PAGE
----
David Bowie: Live at NHK Hall in Budokan Japan on December 12, 1978
The next official Bowie film would not be released until the Serious Moonlight tour of 1983. It means that there is no officially released video to document several key concert tours in the intervening years from 1974 to 1982. Possibly the best film that was made captured a jubilant, well-groomed Bowie performing at the NHK Hall in Budokan Japan on December 12, 1978 on the last night of the Low and “Heroes” tour. Bowie himself is a revelation, leading his all-star band while surrounded by pulsating fluorescent light tubes through a show that clearly influenced a host of new wave artists who followed. An hour of this fabulous concert was broadcast on Japanese television including a thirteen-minute rendition of the title track from Station to Station. The film is well preserved and available on YouTube or via an unofficial DVD release from Recordings from the same tour were assembled for the double live album Stage, released in 1978.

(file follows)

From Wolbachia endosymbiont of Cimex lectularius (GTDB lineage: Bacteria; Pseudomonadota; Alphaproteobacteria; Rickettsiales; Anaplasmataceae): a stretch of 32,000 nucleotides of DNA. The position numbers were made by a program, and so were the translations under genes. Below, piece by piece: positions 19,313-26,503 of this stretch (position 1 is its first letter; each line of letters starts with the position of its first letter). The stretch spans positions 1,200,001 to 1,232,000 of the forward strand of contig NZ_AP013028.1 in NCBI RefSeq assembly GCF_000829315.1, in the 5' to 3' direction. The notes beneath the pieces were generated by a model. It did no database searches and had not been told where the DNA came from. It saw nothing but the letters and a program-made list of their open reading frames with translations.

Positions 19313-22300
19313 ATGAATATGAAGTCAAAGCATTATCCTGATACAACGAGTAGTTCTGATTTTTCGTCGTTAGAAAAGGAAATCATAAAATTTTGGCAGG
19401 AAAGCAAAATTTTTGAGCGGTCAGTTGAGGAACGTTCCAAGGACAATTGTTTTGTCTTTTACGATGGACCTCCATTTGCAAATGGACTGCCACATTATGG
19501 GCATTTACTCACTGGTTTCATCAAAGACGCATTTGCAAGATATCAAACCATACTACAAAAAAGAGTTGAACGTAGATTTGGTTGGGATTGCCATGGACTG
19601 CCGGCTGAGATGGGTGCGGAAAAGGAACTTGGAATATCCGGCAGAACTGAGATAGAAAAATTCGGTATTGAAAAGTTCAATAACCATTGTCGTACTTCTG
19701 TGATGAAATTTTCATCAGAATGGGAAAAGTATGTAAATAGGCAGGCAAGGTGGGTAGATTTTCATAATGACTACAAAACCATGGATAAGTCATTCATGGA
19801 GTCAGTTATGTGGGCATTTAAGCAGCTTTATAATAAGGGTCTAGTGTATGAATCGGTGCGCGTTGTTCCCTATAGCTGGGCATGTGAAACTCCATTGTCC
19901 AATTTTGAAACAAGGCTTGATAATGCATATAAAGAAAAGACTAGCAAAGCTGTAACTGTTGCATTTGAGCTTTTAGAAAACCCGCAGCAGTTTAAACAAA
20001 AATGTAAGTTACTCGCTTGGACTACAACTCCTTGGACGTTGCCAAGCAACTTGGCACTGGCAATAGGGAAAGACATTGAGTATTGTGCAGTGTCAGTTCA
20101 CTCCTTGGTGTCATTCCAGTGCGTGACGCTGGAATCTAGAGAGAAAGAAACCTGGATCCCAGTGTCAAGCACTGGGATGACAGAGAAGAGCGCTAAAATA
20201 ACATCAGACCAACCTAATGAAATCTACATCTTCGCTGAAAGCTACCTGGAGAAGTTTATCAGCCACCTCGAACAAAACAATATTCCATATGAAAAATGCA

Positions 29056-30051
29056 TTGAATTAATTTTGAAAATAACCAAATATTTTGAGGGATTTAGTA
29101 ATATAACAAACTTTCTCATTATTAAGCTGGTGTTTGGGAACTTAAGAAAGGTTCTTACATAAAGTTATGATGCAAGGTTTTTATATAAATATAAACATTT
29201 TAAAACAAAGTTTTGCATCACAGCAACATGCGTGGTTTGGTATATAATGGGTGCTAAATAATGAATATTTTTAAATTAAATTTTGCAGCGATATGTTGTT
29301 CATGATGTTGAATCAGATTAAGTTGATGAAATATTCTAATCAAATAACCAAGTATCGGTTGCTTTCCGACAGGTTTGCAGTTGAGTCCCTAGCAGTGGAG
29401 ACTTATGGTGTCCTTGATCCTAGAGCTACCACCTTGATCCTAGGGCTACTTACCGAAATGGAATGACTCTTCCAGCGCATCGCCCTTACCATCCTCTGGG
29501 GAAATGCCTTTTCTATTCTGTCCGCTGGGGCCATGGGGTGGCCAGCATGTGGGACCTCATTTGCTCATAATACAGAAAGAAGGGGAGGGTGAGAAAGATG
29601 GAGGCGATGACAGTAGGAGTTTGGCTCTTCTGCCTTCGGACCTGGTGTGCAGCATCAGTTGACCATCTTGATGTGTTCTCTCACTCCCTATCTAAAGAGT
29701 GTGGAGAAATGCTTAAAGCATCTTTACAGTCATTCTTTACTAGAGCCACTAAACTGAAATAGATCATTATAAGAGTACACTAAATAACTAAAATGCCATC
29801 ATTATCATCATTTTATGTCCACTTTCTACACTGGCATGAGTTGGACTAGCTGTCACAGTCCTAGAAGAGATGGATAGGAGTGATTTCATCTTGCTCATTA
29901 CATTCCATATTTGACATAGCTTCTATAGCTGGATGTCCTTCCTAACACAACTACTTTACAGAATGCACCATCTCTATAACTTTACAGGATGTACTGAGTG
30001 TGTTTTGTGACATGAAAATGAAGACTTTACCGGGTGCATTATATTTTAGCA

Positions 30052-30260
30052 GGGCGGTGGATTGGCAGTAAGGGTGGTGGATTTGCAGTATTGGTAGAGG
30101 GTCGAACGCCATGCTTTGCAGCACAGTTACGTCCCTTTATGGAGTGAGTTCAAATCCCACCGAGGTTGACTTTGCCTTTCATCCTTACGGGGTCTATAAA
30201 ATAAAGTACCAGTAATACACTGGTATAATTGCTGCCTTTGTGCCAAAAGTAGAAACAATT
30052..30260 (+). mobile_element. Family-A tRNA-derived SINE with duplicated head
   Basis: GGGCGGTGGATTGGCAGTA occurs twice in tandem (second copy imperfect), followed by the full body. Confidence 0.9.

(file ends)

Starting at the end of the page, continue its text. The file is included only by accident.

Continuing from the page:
Eagles_historyCover_72dpiEagles Live at the Capital Centre March 1977. Jigsaw Productions, DVD
This concert is on the third disc of the 2013 documentary History of the Eagles. It captures the band in Washington D.C. on the Hotel California tour playing many of their most popular songs. A critic once accused the Eagles with “loitering on stage” and it’s true the band exuded the laid back California vibes perfectly captured in their music.Yet their laconic style does not seem a disadvantage all these years later, and it’s a pleasure to watch this concert film. The dual guitar jam during the title track alone is worth the price of the set.

Emerson, Lake & Palmer  

Pictures at an Exhibition (1970) Eagle Rock, 144 min., DVD
This DVD shows ELP playing their version of Mussorgsky’s masterpiece and other songs at the Lyceum in London. An excess of psychedelic effects mar the footage, but ELP’s musicianship is magnificent.

ELP_DVD_Cover_72dpiBeyond the Beginning [2 DVD set] Sanctuary Records, 250 min., DVD